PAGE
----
Bentonite has the ability to swell to 16 times its original size and absorb 10 times its weight in water. It’s used in cat litter and beauty supplies and as a binding agent in animal feed. It’s also used in foundry work and in drilling, including in the Bakken field of North Dakota.
The clay’s industrial uses tie it directly to the nation’s energy and auto industries. With the economy on the mend, the bentonite industry has followed suit, restoring jobs lost in 2008 while creating an increase in mining applications across the region.
At the American Colloid plant east of Lovell, plant manager Steve Wilkerson said that at height of the recession, around 42 employees lost their jobs. Around 30 of those jobs have been restored and production has increased, surpassing pre-recession figures.
“Before the recession we were running at around 650,000 to 700,000 tons a year,” Wilkerson said. “In 2008, we dropped off to around 280,000 tons. At the present moment, the way things are going right now, we should be back at around 750,000 to 780,000 tons.”
Bentonite means business
The life of a bentonite mine depends on market conditions, and it’s Lyndon Bucher’s job at American Colloid to ensure that a steady flow of clay is available to keep pace with customer demands, including the oil industry, General Motors and Caterpillar.
Bucher, who works in American Colloid’s permitting and reclamation department, said that like all mining operations, clay is subject to booms and busts. Business lately has been up.
“Bentonite is considered an industrial mineral, and so it goes into a number of different products,” Bucher said. “You could say we’re something of a bellwether for the national economy. For the most part, as the economy goes, so goes the bentonite industry.”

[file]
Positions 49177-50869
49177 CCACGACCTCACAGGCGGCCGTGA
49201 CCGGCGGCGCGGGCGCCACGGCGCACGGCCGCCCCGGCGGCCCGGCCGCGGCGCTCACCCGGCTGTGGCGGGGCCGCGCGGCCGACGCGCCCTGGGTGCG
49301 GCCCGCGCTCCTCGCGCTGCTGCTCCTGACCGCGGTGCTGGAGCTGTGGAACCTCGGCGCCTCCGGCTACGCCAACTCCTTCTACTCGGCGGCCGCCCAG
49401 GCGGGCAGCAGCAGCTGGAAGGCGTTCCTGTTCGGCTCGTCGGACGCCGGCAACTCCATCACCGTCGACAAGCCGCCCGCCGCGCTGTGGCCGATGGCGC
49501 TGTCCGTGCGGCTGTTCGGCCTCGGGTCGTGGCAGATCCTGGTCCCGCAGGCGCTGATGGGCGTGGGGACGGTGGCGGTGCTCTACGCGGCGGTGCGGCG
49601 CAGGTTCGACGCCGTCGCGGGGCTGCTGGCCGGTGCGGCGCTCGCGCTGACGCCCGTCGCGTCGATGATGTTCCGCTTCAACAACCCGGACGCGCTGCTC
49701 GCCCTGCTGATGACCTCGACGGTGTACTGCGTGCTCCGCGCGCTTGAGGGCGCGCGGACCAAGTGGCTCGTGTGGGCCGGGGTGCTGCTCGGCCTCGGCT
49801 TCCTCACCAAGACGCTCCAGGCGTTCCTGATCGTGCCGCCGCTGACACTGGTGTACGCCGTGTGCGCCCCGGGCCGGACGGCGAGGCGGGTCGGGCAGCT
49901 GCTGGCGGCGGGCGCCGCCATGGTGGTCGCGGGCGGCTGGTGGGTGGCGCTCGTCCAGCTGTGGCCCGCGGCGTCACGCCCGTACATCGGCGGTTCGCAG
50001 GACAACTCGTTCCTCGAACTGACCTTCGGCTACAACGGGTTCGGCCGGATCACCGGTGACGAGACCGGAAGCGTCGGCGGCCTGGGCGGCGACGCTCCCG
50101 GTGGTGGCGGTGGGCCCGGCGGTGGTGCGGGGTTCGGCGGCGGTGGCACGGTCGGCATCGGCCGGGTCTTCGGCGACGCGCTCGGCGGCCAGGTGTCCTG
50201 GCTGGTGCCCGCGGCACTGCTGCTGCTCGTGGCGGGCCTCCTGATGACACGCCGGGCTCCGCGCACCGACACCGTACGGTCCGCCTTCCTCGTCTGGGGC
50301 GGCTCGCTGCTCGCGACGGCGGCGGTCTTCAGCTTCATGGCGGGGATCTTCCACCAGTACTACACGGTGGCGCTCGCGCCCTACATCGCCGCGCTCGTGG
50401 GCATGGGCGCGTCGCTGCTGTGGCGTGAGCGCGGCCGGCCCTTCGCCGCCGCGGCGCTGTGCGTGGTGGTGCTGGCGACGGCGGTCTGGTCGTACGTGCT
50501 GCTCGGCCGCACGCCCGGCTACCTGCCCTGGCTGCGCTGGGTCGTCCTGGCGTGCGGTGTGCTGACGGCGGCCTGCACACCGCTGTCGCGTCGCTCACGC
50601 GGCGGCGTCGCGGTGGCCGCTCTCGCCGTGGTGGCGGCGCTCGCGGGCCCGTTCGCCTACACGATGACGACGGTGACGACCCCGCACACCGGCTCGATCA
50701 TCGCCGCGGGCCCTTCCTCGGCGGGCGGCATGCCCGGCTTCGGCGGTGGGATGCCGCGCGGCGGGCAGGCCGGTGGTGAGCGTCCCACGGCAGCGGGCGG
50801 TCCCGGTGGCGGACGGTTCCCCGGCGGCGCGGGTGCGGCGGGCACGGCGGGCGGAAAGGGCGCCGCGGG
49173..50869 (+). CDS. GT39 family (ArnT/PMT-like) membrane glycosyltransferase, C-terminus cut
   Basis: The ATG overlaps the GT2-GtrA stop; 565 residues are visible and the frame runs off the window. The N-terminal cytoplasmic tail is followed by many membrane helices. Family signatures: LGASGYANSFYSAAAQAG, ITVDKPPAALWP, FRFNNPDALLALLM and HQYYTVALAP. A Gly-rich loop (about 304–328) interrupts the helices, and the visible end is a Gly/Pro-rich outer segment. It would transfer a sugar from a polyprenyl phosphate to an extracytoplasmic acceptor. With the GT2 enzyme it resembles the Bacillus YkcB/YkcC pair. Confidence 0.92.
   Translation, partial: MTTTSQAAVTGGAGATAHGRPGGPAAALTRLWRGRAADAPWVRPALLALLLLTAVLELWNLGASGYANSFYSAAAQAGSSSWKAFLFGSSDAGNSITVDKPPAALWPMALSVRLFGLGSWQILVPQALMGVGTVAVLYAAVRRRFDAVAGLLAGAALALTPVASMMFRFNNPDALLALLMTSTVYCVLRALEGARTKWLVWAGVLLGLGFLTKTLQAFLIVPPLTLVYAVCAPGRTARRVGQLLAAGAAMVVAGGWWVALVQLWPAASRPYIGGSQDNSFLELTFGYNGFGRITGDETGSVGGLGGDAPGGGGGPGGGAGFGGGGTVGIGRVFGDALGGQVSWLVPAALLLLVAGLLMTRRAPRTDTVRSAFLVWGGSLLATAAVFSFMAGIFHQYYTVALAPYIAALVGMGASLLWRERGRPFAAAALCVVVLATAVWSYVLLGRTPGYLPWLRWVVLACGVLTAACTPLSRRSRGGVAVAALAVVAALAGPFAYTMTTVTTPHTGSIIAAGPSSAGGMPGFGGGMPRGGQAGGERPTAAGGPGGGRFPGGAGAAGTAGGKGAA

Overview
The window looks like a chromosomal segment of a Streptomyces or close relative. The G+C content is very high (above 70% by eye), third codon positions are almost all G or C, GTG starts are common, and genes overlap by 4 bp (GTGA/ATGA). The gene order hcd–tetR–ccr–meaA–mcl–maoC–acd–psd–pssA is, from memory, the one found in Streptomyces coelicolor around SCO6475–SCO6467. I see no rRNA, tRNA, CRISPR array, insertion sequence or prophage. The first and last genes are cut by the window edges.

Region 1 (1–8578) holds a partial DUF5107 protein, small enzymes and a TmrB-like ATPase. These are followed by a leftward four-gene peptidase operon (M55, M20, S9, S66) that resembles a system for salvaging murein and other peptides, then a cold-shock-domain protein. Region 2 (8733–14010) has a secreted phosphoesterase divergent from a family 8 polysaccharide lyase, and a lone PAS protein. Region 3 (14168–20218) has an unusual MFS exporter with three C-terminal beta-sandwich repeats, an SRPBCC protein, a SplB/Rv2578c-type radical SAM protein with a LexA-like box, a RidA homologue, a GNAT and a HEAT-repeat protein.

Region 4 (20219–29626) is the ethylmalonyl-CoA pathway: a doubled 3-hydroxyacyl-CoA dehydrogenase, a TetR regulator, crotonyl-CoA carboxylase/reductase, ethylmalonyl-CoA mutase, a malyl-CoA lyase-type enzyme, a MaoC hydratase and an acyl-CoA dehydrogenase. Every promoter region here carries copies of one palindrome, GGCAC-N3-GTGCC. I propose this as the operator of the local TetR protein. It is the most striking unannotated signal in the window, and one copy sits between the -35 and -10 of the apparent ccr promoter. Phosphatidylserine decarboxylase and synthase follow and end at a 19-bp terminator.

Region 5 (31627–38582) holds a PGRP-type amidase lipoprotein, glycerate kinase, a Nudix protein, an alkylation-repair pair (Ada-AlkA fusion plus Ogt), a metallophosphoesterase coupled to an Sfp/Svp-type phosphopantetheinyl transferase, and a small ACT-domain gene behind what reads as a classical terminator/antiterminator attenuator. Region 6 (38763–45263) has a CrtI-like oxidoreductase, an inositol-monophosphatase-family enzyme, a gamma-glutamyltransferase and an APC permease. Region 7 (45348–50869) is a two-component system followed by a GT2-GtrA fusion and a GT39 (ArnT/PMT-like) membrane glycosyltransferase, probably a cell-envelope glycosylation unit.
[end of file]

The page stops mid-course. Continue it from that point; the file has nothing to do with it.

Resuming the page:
Wyoming’s annual bentonite production has risen from 1,400 tons in 1927 to more than 4.5 million tons. Five companies are engaged in 19 active mining plans across several counties in Montana and Wyoming, according to the BLM.
“I’m supposed to maintain at least five years of permitted reserves in every grade of bentonite,” Bucher said. “We’ll do the exploration drilling to locate and grade the product. Once the exploration is done, we know where we need to permit.”
This arid region of the basin, which extends down the western front of the Pryor and Bighorn mountains in Montana and Wyoming, is considered one of the world’s top producers of high-swelling, sodium-type bentonite clay, representing nearly 70 percent of the world's known supply.
According to the Wyoming Mining Association, the industry employs about 605 workers in the Bighorn Basin, including mill operators, mechanics, surveyors, packaging operators and laboratory technicians. For every job provided by the industry, an estimated three additional jobs are created in the community.
In Wyoming, where most of the activity takes place, the industry contributes more than $11.3 million in taxes and royalties. Its annual payroll with benefits comes to roughly $48.3 million, with nearly 70 percent of that paid to employees in the Bighorn Basin.
“Without the bentonite industry, you could fold Big Horn County up and it would go away,” said county Commissioner Keith Grant. “Of our top 10 assessed valuations, four are bentonite companies. The top two are oil and gas, and the railroad is in there, too.”
Remaining reserves
It wasn’t until 1888 that the first commercial shipment of bentonite was made. The clay earned its name from discoveries in Montana’s Fort Benton Formation. It’s been sought after ever since.
Large-scale bentonite mining and processing in this region began near Greybull in the early 1950s. More than 21,000 acres have been mined in the Bighorn Basin to date, according to the BLM.